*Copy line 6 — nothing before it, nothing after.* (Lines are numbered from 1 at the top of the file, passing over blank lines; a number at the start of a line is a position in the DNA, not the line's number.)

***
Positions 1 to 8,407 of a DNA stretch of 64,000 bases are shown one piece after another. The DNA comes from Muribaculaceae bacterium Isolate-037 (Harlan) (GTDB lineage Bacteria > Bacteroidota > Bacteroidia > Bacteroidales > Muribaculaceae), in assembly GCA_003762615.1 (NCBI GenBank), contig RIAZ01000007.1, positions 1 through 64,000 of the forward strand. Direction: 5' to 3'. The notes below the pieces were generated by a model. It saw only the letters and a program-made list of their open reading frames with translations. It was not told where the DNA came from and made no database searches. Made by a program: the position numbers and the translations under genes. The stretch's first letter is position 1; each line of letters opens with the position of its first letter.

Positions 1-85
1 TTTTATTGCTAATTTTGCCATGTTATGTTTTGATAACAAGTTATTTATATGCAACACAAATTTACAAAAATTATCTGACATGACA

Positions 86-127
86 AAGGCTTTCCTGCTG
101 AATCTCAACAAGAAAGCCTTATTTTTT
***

101 AATCTCAACAAGAAAGCCTTATTTTTT